The furry wildlife are newly active;  neighbors have seen a fox and a woodchuck. Friday morning, when I went out to empty the compost bucket, I saw another sign of spring.IMG_20160318_120903740

The black bears have emerged from hibernation, it appears, and for the first time, paid a visit to our bird feeder (as well as those of three neighbors up the hill).  Sorry birds, you’ll have to fend for yourselves until next December.

IMG_20160318_122603654More indicators of spring’s imminent arrival are the emerging buds and blossoms on our shrubs, such as the witch hazel,  which has been showing its fragrant yellow threads for weeks. The blossom tips of serviceberry and flowering quince are poking out, and today I saw red maple trees in bloom.


This week I discovered the first leaves of many perennial plants unfolding from the dark earth. Near the pools at the north end of the yard were numerous clumps of marsh marigolds, all descended from one ancestor I purchased at the Amherst Garden Club sale many years ago.

IMG_20160318_121026469The  stinging nettles are up, but in a new spot.  I may have to transplant those before they get tall this summer, and,  leaning toward the light, extend over the path and sting our bare legs.The first sweet cicely plant is unfurling and the red clover and chives are emerging in the fenced vegetable garden.IMG_20160318_121111755

This week I participated in another rite of spring, and another sign of new life and hope. It was a protest march through several Franklin County towns called Taking Steps to a Renewable Future.  Our church’s Earth Ministry Team co-sponsored this event and six adult members and two of our children have shown up. We don’t want any new fossil fuel infrastructure, including pipelines like the proposed Kinder Morgan pipeline, which appears to be intended to bring fracked natural gas from Pennsylvania to the coast for export. And we certainly don’t want to pay for it. Instead, we want to phase out fossil fuel use and to invest in a rapid deployment of renewable energy, conservation and energy efficiency. The climate clock is ticking, and so the turnout of at least 200 people, young and old, was heartening.IMG_20160319_104030824_HDR





Carbon farming for a better future

Eric Toensmeier“Climate change gives us the opportunity to right all these wrongs that need to be dealt with anyway,” says Eric Toensmeier of Holyoke, Mass. “Carbon farming is a key part of that, and can make big contributions to climate justice.”

He hopes the people of the world will insist that the use of fossil fuels be phased out by reductions of 10 to  15 percent per year, no matter what governments and corporations say.

Having studied perennial plants and their roles in agroforestry systems for over 20 years, Toensmeier foresees a day when we have transformed our agriculture from an industrial to an ecological model, with an emphasis on perennials. He envisions a world where wealthy countries reduce their excessive  consumption and the global south has a higher standard of living. He hopes his descendants will see a stable and livable, if slightly warmer, climate.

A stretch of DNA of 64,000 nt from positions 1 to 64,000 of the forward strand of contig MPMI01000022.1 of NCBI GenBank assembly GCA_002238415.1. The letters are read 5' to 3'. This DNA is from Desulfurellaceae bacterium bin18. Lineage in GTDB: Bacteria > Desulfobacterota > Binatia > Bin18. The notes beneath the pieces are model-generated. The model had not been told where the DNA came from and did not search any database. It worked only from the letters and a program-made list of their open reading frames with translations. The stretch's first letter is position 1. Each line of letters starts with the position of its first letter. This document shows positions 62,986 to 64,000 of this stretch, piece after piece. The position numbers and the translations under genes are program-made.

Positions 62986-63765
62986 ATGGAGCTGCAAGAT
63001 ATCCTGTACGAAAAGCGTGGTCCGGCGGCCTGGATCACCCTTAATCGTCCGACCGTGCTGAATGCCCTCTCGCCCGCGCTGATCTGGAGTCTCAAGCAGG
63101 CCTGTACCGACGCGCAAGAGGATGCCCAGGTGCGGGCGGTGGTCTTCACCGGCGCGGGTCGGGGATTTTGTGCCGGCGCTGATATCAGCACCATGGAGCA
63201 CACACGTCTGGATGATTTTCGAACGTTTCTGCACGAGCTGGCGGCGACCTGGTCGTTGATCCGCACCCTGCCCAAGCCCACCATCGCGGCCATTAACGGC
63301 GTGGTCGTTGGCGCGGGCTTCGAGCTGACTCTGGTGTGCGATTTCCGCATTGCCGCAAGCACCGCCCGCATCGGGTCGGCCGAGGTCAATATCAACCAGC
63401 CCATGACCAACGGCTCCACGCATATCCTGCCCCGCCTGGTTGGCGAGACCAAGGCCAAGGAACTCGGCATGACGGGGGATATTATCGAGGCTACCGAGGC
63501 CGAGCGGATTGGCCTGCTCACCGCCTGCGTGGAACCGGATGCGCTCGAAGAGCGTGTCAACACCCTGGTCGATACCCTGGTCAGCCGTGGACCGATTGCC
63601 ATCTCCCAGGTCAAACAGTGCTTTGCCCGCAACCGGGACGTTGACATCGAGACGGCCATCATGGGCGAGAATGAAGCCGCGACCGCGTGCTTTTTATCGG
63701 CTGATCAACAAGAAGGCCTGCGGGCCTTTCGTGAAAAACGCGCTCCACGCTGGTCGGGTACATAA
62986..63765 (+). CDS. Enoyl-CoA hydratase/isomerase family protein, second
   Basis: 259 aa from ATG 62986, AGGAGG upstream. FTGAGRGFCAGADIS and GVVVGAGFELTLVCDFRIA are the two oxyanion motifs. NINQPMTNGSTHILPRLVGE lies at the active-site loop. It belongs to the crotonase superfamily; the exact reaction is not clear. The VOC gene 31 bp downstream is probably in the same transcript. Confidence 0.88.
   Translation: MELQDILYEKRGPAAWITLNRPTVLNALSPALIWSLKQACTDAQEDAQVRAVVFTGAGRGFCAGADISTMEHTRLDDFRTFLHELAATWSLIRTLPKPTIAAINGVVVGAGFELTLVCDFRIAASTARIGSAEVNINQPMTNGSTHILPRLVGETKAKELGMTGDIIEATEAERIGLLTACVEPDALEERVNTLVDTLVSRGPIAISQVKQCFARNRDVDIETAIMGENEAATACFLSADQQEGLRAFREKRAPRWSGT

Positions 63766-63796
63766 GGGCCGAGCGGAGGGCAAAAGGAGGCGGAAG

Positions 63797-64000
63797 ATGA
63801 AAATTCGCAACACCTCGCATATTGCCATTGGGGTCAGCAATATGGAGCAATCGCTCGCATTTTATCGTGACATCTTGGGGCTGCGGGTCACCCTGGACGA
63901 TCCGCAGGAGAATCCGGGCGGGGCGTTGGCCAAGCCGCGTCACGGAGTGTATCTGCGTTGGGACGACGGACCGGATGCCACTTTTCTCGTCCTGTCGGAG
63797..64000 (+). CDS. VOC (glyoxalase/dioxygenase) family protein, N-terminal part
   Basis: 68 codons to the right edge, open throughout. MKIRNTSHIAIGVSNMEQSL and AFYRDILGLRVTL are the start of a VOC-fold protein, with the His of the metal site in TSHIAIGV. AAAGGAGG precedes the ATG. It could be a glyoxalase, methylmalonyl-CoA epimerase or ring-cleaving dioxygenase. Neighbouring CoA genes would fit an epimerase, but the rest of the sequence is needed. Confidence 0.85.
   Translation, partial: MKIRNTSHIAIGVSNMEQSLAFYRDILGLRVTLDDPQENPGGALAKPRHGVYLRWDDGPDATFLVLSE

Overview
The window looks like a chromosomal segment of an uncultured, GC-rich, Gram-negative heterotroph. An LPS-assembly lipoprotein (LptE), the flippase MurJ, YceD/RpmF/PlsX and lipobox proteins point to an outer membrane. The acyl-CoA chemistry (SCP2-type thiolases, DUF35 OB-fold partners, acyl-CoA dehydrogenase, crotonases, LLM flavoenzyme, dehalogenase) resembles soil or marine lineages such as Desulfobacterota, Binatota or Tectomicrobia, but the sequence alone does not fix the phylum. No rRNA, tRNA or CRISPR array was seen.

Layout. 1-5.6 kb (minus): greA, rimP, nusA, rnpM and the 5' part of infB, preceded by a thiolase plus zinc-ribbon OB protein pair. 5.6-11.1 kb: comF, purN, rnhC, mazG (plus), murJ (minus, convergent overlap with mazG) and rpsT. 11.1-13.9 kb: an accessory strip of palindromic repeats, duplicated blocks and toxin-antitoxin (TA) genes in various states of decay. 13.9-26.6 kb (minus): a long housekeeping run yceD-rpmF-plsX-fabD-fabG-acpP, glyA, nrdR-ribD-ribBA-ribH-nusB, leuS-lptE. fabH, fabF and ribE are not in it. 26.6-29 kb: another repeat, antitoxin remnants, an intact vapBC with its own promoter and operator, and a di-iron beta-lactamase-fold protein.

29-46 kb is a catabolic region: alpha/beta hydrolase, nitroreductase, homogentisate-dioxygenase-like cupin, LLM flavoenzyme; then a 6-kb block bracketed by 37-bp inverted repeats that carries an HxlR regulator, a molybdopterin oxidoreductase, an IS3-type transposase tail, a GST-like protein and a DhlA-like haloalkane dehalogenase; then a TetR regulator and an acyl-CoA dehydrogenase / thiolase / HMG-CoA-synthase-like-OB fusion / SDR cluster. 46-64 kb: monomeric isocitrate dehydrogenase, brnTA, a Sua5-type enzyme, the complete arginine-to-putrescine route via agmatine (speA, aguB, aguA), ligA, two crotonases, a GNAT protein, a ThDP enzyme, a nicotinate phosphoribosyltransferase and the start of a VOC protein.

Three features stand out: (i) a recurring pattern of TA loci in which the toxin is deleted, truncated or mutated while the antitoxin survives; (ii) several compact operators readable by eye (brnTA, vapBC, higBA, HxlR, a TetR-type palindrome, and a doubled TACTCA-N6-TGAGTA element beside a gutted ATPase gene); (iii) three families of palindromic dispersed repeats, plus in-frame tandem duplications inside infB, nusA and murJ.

Toensmeier, who has many previous publications to his credit, has authored a new book, The Carbon Farming Solution, in service of his big vision. He sees this comprehensive work as a toolkit that can be used by farmers, communities and policy makers around the world to transform agriculture, by choosing the right strategies for their particular situations.

He shows how these practices, applied worldwide, can mitigate climate change by building living, carbon-rich soils. In fact, Toensmeier cites a prominent soil carbon scientist who says that, if widely implemented, carbon farming could bring CO2 levels back down to a livable 350 ppm in 30 to 50 years.  At the same time, carbon farming can restore healthy ecosystems and provide meaningful work and abundant, locally controlled food for human populations around the earth. (Here’s more information on how healthy soils sequester carbon.)

Carbon farming practices can also help us adapt to the effects of climate change. Increasing  organic matter in the soil means that it can hold water longer in dry conditions. And when there is too much rain, carbon-rich soil holds water like a sponge and slowly releases it, reducing the risk of flooding. Other aspects of carbon farming, such as an emphasis on trees and perennial crops, and the use of erosion control strategies, also play a role in conserving soil and farm yields under new climatic conditions.

What are some of the practices that can perform this feat? Toensmeier presents a number of categories of carbon farming practices:

  1. Better ways to grow annual crops alone: using familiar methods like mulching, cover crops, crop rotation, organic practices, and reducing tillage. These practices build carbon in soil in low amounts, but if widely employed over time, these low amounts could add up.